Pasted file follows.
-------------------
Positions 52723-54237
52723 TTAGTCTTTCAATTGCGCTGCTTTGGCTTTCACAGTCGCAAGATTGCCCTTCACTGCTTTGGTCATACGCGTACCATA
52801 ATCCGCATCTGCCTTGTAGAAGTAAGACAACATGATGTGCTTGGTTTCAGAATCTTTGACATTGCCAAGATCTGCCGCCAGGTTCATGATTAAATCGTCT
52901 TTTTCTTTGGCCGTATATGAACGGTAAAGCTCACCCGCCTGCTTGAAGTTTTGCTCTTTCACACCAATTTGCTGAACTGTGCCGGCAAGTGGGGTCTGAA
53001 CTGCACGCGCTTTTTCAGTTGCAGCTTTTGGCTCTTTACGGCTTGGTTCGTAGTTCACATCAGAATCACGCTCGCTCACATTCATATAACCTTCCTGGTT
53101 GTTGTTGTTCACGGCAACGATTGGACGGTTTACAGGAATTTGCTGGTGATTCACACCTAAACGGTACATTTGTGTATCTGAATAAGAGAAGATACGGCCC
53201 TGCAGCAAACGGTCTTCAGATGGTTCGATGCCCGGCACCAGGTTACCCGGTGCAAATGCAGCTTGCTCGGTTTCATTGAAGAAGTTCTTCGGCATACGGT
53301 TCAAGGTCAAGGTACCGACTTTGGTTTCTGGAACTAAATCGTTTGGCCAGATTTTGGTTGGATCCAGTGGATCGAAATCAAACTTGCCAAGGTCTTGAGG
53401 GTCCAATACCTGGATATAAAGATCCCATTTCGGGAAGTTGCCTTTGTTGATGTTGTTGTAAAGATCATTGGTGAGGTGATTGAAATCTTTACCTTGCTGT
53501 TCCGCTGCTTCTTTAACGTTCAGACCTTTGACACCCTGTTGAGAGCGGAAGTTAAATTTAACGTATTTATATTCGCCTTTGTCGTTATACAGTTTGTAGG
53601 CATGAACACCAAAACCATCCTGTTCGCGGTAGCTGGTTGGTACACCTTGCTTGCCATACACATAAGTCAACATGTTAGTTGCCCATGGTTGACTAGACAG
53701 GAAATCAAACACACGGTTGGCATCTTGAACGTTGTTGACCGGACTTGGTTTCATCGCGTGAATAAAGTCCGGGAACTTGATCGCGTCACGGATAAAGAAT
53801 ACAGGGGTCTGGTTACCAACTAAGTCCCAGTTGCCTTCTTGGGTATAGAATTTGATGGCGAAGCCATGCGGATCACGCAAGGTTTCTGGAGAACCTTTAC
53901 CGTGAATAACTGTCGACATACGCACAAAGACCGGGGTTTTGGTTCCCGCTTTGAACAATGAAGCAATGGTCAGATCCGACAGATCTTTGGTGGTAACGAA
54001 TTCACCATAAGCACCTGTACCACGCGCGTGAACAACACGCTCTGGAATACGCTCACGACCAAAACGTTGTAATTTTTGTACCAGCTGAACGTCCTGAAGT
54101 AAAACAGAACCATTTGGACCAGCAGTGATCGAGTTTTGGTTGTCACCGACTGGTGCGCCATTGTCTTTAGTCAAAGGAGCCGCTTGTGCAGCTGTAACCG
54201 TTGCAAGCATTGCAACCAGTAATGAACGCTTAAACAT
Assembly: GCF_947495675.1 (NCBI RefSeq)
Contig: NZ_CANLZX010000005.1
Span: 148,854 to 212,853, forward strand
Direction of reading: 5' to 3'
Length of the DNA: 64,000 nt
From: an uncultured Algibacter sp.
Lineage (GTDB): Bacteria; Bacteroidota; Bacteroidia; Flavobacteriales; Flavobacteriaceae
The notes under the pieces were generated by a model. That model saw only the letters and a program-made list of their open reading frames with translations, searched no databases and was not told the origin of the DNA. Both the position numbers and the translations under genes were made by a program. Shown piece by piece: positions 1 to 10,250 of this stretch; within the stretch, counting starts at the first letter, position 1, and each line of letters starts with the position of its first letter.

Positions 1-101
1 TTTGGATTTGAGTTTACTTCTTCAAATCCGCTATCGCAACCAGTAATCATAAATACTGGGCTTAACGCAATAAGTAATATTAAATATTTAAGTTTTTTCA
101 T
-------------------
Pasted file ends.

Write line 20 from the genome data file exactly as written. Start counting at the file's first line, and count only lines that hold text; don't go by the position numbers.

Span: 148,854 to 212,853, forward strand